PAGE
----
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Cemex goes global with carbon-neutral concrete

Success in Europe with inorganic polymeric binder leads to worldwide launch

by Craig Bettenhausen
October 29, 2020 | A version of this story appeared in Volume 98, Issue 42


A photo of workers pouring a concrete slab.
Credit: Cemex
Cemex's inorganic-polymer-matrix concrete uses standard storage, mixing, and delivery equipment.

When it comes to construction, concrete is king, but making it releases a lot of CO2—around 8% of global emissions. Demand for lower carbon emissions is creating a market for concrete with a smaller carbon footprint. The concrete maker Cemex is addressing that trend with what it says is the first net-zero CO2 concrete to be available worldwide.

Concrete packs a double wallop of CO2: manufacturers first have use fuel to heat limestone to 1,300 °C, and then the conversion of CaCO3 to CaO releases CO2 as a byproduct, explains Steven J. Davis, a professor of Earth system science at the University of California, Irvine. They further heat the CaO to 1,450 °C to sinter it with other components such as gypsum to form clinker, the cement that binds standard concrete together.

Cemex’s Vertua Ultra replaces limestone-based clinker with an alkali-activated alumina-silicate polymer matrix. Preparation of the binder doesn’t require high temperatures and doesn’t release CO2, dropping its carbon footprint by 70% compared to standard concrete, says Davidé Zampini, Cemex’s head of R&D. Cemex buys carbon offsets to make the concrete 100% carbon-neutral.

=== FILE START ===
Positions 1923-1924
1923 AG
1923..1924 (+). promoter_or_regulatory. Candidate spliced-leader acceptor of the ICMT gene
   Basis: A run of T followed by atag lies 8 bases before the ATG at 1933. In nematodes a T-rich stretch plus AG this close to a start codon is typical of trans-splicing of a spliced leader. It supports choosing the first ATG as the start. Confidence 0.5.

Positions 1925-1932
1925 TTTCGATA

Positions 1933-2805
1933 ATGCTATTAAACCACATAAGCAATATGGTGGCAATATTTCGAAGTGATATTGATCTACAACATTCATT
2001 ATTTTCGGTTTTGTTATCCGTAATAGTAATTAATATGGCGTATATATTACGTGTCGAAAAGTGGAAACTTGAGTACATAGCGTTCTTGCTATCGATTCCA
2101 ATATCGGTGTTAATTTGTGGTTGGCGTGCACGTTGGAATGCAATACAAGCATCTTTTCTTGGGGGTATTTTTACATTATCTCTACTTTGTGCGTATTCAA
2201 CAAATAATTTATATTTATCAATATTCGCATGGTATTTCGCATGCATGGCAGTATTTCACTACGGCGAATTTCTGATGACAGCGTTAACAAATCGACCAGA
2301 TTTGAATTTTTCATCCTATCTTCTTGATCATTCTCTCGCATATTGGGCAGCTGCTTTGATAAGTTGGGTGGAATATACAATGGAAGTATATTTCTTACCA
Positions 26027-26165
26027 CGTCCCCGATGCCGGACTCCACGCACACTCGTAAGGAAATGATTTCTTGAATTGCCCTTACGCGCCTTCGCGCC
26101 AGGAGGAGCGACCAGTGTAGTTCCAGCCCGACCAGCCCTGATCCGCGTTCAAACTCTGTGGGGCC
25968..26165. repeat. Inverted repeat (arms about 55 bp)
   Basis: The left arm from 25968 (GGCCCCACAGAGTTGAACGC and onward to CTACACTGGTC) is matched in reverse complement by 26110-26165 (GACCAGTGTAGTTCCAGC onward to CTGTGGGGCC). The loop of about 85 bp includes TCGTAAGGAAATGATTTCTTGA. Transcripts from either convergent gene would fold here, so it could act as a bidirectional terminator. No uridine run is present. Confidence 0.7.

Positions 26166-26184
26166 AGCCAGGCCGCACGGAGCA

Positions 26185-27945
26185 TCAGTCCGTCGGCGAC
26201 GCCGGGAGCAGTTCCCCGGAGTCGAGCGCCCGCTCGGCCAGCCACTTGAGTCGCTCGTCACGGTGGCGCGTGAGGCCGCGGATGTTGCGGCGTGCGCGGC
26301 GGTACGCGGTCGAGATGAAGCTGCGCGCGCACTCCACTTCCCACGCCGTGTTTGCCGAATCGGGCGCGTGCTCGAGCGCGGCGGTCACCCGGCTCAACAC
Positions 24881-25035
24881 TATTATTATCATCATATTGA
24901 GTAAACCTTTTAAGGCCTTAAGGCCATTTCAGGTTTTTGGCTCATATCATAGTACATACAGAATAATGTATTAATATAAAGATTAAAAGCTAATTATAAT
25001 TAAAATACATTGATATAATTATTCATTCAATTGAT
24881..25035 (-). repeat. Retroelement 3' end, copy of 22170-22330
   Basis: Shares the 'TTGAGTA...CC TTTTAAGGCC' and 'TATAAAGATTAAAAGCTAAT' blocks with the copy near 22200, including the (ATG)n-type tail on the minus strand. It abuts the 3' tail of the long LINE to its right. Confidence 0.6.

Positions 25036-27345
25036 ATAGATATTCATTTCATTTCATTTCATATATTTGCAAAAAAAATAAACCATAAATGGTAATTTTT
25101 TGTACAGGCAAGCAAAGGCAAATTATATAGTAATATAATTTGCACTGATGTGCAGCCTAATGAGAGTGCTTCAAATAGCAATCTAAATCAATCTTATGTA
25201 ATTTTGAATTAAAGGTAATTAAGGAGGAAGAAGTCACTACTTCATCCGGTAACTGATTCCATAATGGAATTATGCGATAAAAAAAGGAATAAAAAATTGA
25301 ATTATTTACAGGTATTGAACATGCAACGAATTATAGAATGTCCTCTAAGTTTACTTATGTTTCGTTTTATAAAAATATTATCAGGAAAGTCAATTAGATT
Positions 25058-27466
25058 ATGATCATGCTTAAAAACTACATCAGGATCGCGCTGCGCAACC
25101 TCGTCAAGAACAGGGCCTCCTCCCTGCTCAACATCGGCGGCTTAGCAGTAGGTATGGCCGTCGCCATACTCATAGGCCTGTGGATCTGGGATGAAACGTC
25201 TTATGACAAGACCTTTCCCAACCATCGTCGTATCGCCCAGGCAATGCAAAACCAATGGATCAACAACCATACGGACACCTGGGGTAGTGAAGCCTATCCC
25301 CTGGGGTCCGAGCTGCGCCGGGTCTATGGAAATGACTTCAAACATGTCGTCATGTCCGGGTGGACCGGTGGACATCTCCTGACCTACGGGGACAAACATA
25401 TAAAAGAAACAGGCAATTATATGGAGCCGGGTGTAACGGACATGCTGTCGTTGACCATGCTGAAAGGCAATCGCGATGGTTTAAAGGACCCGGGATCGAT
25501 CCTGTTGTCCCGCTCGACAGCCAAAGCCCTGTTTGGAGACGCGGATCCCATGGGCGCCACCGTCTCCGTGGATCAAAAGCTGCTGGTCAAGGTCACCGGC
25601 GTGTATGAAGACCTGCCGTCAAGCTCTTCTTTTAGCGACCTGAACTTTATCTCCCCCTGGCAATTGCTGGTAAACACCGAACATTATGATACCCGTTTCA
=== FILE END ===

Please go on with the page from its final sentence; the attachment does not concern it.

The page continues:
“I don’t think I’ve seen anybody else offering that yet,” says Ian Riley, CEO of the World Cement Association, a trade group. Riley says most concrete makers are reducing emissions through efficiency improvements, lower-carbon fuel sources, and partial replacement of CaO with industrial waste such as fly ash. Alternative binder chemistries aren’t as common and are mostly limited to prefabricated parts.

Cemex accelerated Vertua Ultra’s global release after successful launches in France in 2018 and the UK earlier this year. It is more expensive than standard concrete, but the lower carbon emissions are worth it for some customers. Zampini also says the polymeric binder makes it more resistant to acid and heat than standard concrete, a plus for applications like sewer pipes.

Jurisdictions such as Sweden, New York City, and California’s Marin County are putting policies in place to encourage low-carbon concrete, Riley says, but he’d like to see more. “I think that would accelerate change,” he says, and encourage commercialization of new cement chemistry.

Low-CO2 concrete is a growing market. In September, Amazon invested in CarbonCure Technologies as part of the online retail giant’s goal to be carbon-neutral by 2050. CarbonCure injects captured CO2 into wet concrete, which the firm says strengthens the final material. Solidia, which earlier this year expanded a partnership with the concrete maker LafargeHolcim, takes a similar approach, using captured CO2 to cure prefabricated concrete blocks and other components.



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